Functional Neurological Disorder

What is Functional Neurological Disorder (FND)?

Functional Neurological Disorder is characterized by the manifestation of neurological symptoms that lack clear structural or anatomical abnormalities in the nervous system. FND is one of the neurological conditions Dr. Diana Tyler treats at Aura FNC.

Unlike traditional neurological disorders where symptoms often correlate with identifiable structural issues, FND presents a unique challenge in diagnosis and management. Individuals with FND may experience a range of symptoms, including motor or sensory disturbances, seizures, and altered consciousness. Despite the absence of visible structural abnormalities, the impact of FND on individuals can be profound.

Dr. Diana Tyler DC, DACNB

Dr. Diana Tyler DC, DACNB

Founder of Aura Functional Neurology Center. Board Certified Chiropractic Neurologist with experience treating Functional Neurological Disorder (FND) cases at the Aura Functional Neurology Center (Aura FNC) office in Cumming, Georgia, right outside the Atlanta area. Graduate of Palmer College of Chiropractic and Diplomate of the American Chiropractic Neurology Board.

The effects of FND can be debilitating, extending beyond the physical symptoms to impact various aspects of daily life. Individuals with FND may find their ability to engage in routine activities compromised, affecting work, relationships, and overall well-being. The challenge lies not only in the management of the symptoms but also in addressing the psychological and social consequences that often accompany the condition. The nature of FND requires a comprehensive and unique approach that considers the neurological, functional, structural, metabolic, musculoskeletal, and psychological aspects to provide optimal care and support for affected individuals.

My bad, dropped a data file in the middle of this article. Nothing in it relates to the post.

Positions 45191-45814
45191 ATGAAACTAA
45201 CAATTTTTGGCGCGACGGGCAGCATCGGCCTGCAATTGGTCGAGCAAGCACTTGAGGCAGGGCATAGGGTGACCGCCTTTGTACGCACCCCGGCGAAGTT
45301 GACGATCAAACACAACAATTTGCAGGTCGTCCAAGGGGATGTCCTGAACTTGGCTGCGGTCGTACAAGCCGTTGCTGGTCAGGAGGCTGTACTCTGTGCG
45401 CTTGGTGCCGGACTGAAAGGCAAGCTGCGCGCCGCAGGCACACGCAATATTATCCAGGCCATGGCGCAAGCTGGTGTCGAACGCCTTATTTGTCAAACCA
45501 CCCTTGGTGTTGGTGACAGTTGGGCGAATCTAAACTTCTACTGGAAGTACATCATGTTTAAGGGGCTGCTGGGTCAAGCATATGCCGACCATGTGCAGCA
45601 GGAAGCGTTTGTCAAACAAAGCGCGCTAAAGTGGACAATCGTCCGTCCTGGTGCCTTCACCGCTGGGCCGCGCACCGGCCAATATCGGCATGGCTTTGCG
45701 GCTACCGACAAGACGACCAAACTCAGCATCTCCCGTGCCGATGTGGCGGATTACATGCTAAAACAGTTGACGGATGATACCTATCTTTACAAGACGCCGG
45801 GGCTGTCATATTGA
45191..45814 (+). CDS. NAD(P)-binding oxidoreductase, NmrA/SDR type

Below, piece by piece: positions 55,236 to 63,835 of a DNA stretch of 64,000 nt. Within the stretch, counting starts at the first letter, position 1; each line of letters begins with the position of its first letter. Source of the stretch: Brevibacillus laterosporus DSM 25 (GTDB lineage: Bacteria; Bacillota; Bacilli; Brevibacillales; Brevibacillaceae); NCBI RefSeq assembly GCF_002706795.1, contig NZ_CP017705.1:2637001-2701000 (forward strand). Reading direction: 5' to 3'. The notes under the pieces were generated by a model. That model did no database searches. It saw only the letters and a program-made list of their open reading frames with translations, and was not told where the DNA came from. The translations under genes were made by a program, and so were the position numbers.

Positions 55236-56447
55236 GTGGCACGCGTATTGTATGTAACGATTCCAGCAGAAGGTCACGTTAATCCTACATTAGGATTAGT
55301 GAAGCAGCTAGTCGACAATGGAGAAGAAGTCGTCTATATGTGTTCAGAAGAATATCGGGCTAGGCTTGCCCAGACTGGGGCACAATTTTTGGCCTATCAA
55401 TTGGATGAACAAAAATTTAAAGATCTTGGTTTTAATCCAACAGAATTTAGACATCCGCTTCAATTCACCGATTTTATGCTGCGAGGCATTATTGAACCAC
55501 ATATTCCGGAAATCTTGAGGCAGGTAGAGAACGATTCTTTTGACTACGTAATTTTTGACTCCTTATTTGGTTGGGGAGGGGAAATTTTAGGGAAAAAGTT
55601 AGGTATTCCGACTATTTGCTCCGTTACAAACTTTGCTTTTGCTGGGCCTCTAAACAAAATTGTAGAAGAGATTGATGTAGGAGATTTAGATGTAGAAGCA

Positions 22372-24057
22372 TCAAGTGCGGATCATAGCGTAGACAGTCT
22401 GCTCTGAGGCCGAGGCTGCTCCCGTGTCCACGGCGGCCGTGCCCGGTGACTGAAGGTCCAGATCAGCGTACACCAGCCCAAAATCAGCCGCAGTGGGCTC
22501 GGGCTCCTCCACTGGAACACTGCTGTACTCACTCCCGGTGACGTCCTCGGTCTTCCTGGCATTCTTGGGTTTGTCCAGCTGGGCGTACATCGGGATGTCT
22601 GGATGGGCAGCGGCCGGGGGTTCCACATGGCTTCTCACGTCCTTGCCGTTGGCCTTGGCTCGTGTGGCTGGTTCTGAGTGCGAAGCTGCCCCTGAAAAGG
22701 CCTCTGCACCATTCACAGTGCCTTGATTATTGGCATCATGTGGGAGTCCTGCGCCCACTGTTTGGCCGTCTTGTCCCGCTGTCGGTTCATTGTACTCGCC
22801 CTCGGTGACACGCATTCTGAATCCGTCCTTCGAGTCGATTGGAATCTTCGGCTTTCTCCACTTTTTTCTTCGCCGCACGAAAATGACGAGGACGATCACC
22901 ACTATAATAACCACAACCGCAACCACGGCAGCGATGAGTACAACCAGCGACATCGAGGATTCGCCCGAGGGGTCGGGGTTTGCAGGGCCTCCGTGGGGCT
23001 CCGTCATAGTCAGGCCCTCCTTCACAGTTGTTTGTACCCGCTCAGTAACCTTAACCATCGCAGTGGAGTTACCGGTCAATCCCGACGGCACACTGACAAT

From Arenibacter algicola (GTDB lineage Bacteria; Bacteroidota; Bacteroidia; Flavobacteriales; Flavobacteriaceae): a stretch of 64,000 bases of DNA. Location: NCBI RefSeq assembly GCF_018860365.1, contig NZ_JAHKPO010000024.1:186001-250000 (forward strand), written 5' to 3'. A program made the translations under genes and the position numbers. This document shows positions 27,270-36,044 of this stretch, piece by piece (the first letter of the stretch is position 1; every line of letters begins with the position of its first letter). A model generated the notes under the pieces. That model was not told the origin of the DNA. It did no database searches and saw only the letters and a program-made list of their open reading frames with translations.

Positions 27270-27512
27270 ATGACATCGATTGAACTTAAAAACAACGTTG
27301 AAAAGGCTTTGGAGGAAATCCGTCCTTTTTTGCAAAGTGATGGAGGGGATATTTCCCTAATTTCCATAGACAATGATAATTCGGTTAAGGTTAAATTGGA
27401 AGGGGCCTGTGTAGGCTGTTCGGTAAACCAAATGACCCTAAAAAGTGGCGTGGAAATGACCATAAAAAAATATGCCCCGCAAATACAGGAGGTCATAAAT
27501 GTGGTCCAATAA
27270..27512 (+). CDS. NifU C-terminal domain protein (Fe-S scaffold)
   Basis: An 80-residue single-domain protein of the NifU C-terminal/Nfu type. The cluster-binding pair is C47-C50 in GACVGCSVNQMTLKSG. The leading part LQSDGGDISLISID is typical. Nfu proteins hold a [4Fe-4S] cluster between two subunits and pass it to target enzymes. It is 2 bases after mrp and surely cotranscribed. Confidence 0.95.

functional neurological disorder

Functional Neurological Disorder Symptoms

Functional Neurological Disorder (FND) presents with a diverse array of symptoms, contributing to the complexity of its diagnosis and management. These symptoms can manifest in various ways, encompassing motor or sensory disturbances, seizures, and altered consciousness.

  • Motor Disturbances:
    Individuals with FND may experience motor symptoms that mimic neurological conditions but lack the clear structural basis seen in traditional disorders. These can include weakness, tremors, abnormal gait, and even paralysis. The manifestation of motor disturbances is often inconsistent, with symptoms varying in severity and presentation over time.
  • Sensory Disturbances:
    Sensory symptoms in FND involve abnormalities in how individuals perceive and process sensory information. This can result in altered sensations, such as numbness, tingling, or pain, without an identifiable neurological cause. Like motor symptoms, sensory disturbances can be transient and may not follow typical neurological patterns.
  • Seizures:
    Seizure-like episodes are a common manifestation of FND, where individuals may experience convulsions, loss of consciousness, or other features resembling epileptic seizures. These episodes can be challenging to differentiate from true seizures based on clinical presentation alone, emphasizing the need for a thorough diagnostic evaluation.